Since he had failed to return in time for the apportioning of the Sangha for that day's vegetarian offering, he had received no offerings, and so at the appropriate time Ananda took out his alms bowl. The word bowl is patra in Sanskrit, meaning "a vessel of appropriate measure." It contains enough, but not more than enough, to satisfy one's needs. As he traveled through the city, he begged in successive order. He went from house to house in Shravasti, from door to door. Since some give more and some give less, it is necessary to stop at more than one house, but according to the rules, one does not stop at more than seven houses. If after stopping at seven of the houses and one has not received any offering, one must do without food that day. Venerable Ananda went out alone to beg for food. He did not have the company of a monastic, neither a senior-seated monk nor an Acharya.
As he started his alms round, he thought of accepting everyone, down to the very last danapati, as his vegetarian host. When Ananda took out his bowl and went to receive food offerings, his very first thought was about his donors: "From the very first to the very last danapati who becomes my vegetarian host." "Danapati" is a Sanskrit word, transliterated into two characters in Chinese. The first character, tan (ÀÈ), representing dana, means "to give,"; the second, yueh (¶V), means "to transcend." The meaning of danapati as based on that transliteration is "one who gives so that he can transcend birth and death." A layperson who gives offerings to left-home people is a 'danapati'. By the "very last donor", Ananda meant the one whose offerings would give him the final amount of food necessary for that day.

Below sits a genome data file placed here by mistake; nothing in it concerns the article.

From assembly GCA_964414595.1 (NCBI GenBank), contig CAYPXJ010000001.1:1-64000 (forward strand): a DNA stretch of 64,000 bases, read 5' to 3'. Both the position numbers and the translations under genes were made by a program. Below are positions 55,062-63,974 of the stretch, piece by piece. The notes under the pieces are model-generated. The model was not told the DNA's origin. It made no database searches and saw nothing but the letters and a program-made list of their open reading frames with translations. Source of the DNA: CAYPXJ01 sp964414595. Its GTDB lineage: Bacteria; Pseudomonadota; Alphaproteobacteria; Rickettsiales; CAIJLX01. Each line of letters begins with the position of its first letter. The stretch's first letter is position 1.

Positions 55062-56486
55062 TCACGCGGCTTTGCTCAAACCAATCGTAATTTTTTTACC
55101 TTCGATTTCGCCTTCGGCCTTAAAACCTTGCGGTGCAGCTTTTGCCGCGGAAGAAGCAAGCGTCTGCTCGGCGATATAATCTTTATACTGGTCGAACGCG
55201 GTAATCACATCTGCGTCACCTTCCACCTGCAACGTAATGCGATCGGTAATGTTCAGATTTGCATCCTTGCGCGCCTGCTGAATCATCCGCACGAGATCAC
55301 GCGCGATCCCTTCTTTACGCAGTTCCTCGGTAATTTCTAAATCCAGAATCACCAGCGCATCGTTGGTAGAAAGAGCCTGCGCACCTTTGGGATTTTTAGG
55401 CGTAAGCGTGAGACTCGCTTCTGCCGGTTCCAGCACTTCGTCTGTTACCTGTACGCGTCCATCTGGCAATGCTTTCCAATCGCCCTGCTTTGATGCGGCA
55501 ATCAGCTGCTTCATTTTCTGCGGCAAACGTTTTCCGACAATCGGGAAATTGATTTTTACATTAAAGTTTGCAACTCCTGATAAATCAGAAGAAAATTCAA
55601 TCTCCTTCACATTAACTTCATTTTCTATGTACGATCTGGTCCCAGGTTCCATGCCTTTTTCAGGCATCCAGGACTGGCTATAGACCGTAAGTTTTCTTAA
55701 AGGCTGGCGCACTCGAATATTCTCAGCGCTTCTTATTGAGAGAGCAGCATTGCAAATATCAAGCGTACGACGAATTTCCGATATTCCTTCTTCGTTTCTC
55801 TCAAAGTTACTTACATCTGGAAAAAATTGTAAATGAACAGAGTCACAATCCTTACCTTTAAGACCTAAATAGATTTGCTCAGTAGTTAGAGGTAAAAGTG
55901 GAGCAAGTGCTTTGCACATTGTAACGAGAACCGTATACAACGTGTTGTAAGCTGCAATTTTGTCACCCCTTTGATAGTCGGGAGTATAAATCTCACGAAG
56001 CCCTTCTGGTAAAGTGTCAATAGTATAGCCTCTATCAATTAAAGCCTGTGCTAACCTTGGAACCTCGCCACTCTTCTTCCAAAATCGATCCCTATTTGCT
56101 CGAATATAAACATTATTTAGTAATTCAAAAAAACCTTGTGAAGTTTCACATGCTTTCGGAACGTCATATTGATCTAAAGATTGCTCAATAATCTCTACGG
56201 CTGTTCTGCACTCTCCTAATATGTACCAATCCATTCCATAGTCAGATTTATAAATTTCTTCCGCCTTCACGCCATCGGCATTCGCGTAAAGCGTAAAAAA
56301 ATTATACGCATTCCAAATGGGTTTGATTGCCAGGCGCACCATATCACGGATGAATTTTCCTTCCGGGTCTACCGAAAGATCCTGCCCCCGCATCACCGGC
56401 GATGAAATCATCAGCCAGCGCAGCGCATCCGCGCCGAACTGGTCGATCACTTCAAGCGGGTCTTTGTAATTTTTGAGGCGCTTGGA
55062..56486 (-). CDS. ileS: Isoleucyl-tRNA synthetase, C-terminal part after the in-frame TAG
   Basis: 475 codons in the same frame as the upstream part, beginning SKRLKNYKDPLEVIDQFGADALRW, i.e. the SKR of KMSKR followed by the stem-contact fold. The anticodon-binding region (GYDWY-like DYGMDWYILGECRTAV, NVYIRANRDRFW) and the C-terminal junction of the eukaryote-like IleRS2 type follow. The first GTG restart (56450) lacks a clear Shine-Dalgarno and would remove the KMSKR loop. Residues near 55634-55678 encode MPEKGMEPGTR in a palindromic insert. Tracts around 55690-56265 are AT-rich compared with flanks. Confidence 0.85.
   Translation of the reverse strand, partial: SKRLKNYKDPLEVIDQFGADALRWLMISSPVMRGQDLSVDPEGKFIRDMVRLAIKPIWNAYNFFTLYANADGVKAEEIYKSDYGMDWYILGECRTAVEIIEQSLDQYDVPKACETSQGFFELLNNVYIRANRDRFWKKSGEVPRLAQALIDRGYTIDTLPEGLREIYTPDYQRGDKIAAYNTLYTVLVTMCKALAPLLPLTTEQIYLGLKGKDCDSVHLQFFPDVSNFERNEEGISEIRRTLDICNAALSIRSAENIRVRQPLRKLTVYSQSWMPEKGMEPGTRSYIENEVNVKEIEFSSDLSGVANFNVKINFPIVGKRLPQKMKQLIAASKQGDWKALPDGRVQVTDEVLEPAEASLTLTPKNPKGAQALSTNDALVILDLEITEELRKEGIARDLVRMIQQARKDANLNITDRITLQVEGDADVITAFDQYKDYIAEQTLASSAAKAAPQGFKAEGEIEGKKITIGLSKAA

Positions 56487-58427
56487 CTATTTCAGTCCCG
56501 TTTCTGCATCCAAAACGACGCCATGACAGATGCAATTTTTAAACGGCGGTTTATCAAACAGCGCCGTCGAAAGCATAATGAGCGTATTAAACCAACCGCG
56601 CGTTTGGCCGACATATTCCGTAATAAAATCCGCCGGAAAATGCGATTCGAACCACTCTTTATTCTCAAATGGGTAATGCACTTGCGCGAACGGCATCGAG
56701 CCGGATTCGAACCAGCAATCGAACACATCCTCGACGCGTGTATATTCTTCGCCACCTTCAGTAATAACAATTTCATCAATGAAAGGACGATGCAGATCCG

The 'vegetarian host' mentioned in this text refers to a person who offers only vegetarian food with no meat. In general, a 'vegetarian host' is just a name for people who make food offerings of vegetarian and/or meat. In the Small Vehicle, left-home people would take their bowl and beg for food. Whoever offered food with meat and vegetables can be called a 'vegetarian host'. This term does not apply to a donor who only makes offerings of just vegetarian food. We have to understand this concept.
He would not question whether they were clean or unclean; whether they were ksatriyas of honorable name or chandalas. He would not care if they were poor or rich. Kshatriyas are known as nobles or the royal class of India. Chandalas are butchers who kill pigs, since killing cattle is forbidden in India. Most people regard the Chandalas as workers who are worthless and lowly. So when Chandalas walk down the road, people would not walk with them or acknowledge them. Chandalas have to walk down a separate path and are mandated to identify themselves as being lower than ordinary people by blowing a type of whistle as they walked down the road.
While practicing equality and compassion he would not merely select the lowly but was determined to perfect all living beings' limitless merit and virtue. He did not discriminate whether the person from whom he was receiving offerings is honorable or lowly. He intended to provide all living beings equal opportunity to plant blessings. When donors make offerings, they plant blessings that will grow and ripen in the future. A person who has accumulated blessings is fulfilled with everything. 'Fields of blessings' refer to left-home people. If you feel you do not have enough blessings and want to seek for blessings, you should make offerings to the Triple Jewel. This is called 'planting blessings'. Ananda was determined to fulfill every living beings wish. His intention was for all living beings to perfect their meritorious virtue.
(To be continued ..)